It still amazes me, even though it shouldn't: People by the thousands continue to flock to Ground Zero.
They come by cab, subway, limo, from out of town, uptown, across the river. They walk the perimeter, bordered by a chain link
fence, and in silence peer down into the pit, all 16 acres of it. Some talk, some stare and some even cry.
It's been 18 months since the Towers fell and Ground Zero came into existence. Today the people wend their
way around the edge: Vesey, Church, West and Liberty streets. Some climb into a covered pedestrian bridge that extends from
the Dow Jones Building on West Street to the southwest corner of the WTC site. From its windows, it's possible to look down
into the pit where the Twin Towers once stood. It's a parade of the curious, tinged with a huge amount of sadness.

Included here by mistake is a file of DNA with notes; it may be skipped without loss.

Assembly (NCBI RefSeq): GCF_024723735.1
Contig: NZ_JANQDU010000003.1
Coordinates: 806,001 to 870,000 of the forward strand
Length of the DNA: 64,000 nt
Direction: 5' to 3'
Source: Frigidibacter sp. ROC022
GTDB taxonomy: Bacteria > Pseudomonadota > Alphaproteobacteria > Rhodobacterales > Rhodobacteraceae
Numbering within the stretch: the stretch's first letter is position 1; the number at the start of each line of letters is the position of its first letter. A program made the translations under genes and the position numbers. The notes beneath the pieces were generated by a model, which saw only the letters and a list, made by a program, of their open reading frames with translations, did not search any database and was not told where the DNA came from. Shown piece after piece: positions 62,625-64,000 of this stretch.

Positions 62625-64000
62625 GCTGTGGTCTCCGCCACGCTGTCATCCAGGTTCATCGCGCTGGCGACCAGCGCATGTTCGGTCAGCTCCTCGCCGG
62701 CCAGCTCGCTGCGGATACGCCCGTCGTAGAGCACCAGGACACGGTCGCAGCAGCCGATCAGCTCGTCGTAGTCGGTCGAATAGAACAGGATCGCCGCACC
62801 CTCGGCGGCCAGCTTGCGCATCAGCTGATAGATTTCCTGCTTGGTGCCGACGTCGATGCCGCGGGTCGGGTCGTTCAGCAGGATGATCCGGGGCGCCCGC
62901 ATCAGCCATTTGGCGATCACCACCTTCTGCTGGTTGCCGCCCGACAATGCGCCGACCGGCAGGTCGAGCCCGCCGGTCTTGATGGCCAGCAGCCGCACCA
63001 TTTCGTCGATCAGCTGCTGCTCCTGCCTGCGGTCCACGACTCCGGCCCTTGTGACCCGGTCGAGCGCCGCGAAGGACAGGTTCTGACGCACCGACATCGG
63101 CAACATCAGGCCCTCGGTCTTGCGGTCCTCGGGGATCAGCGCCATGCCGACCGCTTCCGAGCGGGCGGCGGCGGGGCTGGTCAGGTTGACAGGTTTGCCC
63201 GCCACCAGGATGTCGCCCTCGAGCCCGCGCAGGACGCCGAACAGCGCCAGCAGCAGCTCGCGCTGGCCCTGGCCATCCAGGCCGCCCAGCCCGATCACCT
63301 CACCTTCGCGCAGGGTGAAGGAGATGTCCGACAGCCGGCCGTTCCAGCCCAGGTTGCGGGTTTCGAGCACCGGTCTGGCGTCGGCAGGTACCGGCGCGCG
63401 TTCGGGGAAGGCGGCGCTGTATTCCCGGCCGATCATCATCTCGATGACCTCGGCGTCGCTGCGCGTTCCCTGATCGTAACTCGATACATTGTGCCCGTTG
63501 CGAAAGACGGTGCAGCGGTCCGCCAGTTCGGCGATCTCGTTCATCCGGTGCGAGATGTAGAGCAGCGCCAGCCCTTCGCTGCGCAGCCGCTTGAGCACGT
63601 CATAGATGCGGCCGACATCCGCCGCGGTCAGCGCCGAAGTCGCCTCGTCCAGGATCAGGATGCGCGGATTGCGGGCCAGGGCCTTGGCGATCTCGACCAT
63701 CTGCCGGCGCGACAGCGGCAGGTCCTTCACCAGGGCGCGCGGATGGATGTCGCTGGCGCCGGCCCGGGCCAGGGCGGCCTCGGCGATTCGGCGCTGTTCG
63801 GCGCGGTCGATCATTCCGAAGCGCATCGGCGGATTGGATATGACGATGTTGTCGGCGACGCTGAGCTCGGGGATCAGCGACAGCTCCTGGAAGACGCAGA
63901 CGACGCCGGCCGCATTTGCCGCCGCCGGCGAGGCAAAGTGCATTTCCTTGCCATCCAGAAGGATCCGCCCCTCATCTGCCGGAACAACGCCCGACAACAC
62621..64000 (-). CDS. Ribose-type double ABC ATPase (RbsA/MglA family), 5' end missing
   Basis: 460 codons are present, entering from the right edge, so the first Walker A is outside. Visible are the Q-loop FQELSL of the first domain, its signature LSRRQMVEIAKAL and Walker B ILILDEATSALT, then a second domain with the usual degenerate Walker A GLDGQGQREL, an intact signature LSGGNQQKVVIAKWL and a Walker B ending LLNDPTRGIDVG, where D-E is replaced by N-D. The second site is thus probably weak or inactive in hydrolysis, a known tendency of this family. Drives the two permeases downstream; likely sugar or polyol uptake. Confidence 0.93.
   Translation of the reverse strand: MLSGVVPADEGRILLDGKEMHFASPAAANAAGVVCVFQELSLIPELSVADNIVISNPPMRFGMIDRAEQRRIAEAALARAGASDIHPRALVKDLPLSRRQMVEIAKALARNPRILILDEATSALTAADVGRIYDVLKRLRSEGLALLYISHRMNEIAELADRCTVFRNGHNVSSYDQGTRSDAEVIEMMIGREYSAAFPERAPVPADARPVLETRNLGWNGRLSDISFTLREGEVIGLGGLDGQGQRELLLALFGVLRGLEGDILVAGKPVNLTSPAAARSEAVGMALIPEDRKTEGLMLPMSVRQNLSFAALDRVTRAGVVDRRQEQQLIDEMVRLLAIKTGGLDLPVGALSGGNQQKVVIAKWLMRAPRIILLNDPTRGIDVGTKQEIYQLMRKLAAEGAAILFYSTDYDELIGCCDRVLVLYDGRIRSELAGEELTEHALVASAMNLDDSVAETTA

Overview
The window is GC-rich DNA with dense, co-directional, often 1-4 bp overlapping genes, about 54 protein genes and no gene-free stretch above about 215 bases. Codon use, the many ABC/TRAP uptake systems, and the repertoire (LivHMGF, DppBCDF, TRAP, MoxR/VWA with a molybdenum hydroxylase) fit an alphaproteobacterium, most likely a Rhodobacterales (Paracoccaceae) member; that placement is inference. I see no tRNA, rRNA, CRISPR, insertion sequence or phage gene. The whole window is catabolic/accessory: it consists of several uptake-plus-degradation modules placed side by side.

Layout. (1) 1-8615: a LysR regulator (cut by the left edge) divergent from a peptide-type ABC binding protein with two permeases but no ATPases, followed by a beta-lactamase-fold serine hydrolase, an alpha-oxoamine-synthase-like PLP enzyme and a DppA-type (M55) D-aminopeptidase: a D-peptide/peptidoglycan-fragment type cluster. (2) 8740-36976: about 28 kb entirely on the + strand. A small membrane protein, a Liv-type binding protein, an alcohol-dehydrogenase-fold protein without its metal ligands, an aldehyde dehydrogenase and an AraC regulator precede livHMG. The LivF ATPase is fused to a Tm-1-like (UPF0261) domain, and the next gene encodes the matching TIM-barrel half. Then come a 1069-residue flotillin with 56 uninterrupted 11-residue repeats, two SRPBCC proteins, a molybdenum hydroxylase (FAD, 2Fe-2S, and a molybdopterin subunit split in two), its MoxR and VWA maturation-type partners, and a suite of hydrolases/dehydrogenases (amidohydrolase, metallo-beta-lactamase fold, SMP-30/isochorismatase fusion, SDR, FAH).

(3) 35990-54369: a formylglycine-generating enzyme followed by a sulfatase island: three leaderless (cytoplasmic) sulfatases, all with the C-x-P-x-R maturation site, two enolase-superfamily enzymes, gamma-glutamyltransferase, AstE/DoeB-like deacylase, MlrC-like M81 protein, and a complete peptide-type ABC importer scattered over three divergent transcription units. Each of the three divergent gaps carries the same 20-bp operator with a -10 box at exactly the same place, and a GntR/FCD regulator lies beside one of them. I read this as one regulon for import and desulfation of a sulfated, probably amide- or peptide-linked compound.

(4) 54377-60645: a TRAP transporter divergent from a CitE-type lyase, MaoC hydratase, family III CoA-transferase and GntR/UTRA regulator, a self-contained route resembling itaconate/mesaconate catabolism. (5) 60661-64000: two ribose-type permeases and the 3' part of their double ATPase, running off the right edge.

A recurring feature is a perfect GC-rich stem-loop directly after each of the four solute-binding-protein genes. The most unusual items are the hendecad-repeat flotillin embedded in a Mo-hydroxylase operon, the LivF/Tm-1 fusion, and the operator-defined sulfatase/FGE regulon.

Like Ground Zero itself, the border, the edges of this hallowed ground, have gone through numerous
changes. Immediately after 9/11 the entire lower Manhattan was shut off. By October when I made my first visit the border
was only a number of blocks around Ground Zero. But this was the time when what fenced it in had them most impact: Notes,
prayers, photos tacked to the plywood fencing. Candles left on the sidewalks, people jostling to get one peek through the
tiniest of cracks. Hushed silence. Lots of tears.